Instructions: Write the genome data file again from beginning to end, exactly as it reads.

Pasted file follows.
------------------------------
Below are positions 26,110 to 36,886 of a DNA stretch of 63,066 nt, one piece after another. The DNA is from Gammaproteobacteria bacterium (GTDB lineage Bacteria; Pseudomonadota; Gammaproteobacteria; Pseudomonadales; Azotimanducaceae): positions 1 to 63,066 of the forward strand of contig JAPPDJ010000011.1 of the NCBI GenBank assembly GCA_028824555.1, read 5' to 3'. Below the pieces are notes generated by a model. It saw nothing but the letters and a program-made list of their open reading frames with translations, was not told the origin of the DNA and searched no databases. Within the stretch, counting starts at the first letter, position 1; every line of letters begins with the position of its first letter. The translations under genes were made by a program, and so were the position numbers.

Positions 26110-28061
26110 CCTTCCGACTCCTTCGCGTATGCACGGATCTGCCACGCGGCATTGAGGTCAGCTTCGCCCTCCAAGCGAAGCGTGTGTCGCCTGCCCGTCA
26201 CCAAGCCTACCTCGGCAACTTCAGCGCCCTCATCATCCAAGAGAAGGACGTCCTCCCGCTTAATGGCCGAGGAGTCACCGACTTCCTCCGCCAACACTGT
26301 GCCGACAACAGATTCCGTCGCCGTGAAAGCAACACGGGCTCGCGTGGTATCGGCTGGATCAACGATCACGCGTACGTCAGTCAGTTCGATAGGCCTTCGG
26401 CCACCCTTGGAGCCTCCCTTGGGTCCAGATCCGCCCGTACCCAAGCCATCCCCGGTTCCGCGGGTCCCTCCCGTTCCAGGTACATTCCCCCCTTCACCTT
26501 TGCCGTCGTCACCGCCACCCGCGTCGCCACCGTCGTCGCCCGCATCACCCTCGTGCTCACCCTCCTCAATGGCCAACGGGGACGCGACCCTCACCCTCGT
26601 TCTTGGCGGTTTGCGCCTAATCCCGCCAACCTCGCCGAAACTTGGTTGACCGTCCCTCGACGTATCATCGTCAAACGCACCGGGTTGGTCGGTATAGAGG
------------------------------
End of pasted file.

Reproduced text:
Below are positions 26,110 to 36,886 of a DNA stretch of 63,066 nt, one piece after another. The DNA is from Gammaproteobacteria bacterium (GTDB lineage Bacteria; Pseudomonadota; Gammaproteobacteria; Pseudomonadales; Azotimanducaceae): positions 1 to 63,066 of the forward strand of contig JAPPDJ010000011.1 of the NCBI GenBank assembly GCA_028824555.1, read 5' to 3'. Below the pieces are notes generated by a model. It saw nothing but the letters and a program-made list of their open reading frames with translations, was not told the origin of the DNA and searched no databases. Within the stretch, counting starts at the first letter, position 1; every line of letters begins with the position of its first letter. The translations under genes were made by a program, and so were the position numbers.

Positions 26110-28061
26110 CCTTCCGACTCCTTCGCGTATGCACGGATCTGCCACGCGGCATTGAGGTCAGCTTCGCCCTCCAAGCGAAGCGTGTGTCGCCTGCCCGTCA
26201 CCAAGCCTACCTCGGCAACTTCAGCGCCCTCATCATCCAAGAGAAGGACGTCCTCCCGCTTAATGGCCGAGGAGTCACCGACTTCCTCCGCCAACACTGT
26301 GCCGACAACAGATTCCGTCGCCGTGAAAGCAACACGGGCTCGCGTGGTATCGGCTGGATCAACGATCACGCGTACGTCAGTCAGTTCGATAGGCCTTCGG
26401 CCACCCTTGGAGCCTCCCTTGGGTCCAGATCCGCCCGTACCCAAGCCATCCCCGGTTCCGCGGGTCCCTCCCGTTCCAGGTACATTCCCCCCTTCACCTT
26501 TGCCGTCGTCACCGCCACCCGCGTCGCCACCGTCGTCGCCCGCATCACCCTCGTGCTCACCCTCCTCAATGGCCAACGGGGACGCGACCCTCACCCTCGT
26601 TCTTGGCGGTTTGCGCCTAATCCCGCCAACCTCGCCGAAACTTGGTTGACCGTCCCTCGACGTATCATCGTCAAACGCACCGGGTTGGTCGGTATAGAGG